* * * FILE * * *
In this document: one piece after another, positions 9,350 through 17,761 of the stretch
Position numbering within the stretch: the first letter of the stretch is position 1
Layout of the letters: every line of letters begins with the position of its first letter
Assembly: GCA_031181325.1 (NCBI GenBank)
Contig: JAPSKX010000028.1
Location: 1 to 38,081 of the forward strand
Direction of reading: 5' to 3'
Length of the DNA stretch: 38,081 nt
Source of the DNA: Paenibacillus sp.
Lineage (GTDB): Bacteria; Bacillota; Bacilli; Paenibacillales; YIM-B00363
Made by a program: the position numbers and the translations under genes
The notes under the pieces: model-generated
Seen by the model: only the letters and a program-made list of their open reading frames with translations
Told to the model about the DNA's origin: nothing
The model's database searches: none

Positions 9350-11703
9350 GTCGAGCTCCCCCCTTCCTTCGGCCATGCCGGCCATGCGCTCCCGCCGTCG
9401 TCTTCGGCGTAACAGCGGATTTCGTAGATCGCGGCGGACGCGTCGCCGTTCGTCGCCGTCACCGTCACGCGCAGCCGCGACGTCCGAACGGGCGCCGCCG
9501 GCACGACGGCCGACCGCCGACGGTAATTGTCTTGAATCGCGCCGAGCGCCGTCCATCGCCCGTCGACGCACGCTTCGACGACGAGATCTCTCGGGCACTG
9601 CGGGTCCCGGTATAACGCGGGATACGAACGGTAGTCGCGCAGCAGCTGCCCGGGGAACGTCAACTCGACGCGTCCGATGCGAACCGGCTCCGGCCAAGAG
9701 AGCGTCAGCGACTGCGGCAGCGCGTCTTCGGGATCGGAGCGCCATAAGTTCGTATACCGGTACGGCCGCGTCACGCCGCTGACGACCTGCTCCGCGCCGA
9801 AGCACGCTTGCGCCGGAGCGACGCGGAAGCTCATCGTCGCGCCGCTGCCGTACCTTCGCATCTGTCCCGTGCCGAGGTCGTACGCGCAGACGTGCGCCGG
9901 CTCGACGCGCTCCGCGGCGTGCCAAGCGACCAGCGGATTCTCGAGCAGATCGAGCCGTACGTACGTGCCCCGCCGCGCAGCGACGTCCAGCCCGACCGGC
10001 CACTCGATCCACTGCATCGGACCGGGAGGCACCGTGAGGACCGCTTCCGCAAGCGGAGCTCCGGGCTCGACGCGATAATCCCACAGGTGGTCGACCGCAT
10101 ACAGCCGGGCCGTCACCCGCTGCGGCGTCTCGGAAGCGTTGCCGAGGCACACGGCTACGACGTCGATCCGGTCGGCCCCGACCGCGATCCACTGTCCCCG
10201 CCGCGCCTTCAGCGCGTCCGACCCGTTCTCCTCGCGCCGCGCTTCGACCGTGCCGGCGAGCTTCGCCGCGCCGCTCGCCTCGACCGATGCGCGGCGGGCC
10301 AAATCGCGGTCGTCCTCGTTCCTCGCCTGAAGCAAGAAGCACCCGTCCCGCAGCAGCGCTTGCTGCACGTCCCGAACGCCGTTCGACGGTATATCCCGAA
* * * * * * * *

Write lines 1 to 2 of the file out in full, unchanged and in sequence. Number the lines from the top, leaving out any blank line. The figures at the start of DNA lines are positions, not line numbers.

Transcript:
In this document: one piece after another, positions 9,350 through 17,761 of the stretch
Position numbering within the stretch: the first letter of the stretch is position 1